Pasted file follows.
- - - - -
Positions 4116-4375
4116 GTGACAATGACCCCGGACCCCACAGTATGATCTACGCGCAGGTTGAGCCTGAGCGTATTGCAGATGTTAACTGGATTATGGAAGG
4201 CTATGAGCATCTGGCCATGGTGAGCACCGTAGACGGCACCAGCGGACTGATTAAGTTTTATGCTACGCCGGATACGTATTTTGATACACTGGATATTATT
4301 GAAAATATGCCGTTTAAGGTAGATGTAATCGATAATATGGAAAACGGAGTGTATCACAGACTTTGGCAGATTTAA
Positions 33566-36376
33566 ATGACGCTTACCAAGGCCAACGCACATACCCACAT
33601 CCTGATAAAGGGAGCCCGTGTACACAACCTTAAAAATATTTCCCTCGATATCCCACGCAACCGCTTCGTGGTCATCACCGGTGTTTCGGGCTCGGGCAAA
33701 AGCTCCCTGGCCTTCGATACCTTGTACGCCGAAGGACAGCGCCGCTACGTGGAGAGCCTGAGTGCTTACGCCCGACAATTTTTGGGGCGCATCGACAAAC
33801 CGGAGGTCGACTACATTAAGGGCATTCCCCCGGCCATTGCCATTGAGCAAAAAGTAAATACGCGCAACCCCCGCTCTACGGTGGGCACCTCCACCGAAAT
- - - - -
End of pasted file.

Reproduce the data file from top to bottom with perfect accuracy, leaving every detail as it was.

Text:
Positions 4116-4375
4116 GTGACAATGACCCCGGACCCCACAGTATGATCTACGCGCAGGTTGAGCCTGAGCGTATTGCAGATGTTAACTGGATTATGGAAGG
4201 CTATGAGCATCTGGCCATGGTGAGCACCGTAGACGGCACCAGCGGACTGATTAAGTTTTATGCTACGCCGGATACGTATTTTGATACACTGGATATTATT
4301 GAAAATATGCCGTTTAAGGTAGATGTAATCGATAATATGGAAAACGGAGTGTATCACAGACTTTGGCAGATTTAA
Positions 33566-36376
33566 ATGACGCTTACCAAGGCCAACGCACATACCCACAT
33601 CCTGATAAAGGGAGCCCGTGTACACAACCTTAAAAATATTTCCCTCGATATCCCACGCAACCGCTTCGTGGTCATCACCGGTGTTTCGGGCTCGGGCAAA
33701 AGCTCCCTGGCCTTCGATACCTTGTACGCCGAAGGACAGCGCCGCTACGTGGAGAGCCTGAGTGCTTACGCCCGACAATTTTTGGGGCGCATCGACAAAC
33801 CGGAGGTCGACTACATTAAGGGCATTCCCCCGGCCATTGCCATTGAGCAAAAAGTAAATACGCGCAACCCCCGCTCTACGGTGGGCACCTCCACCGAAAT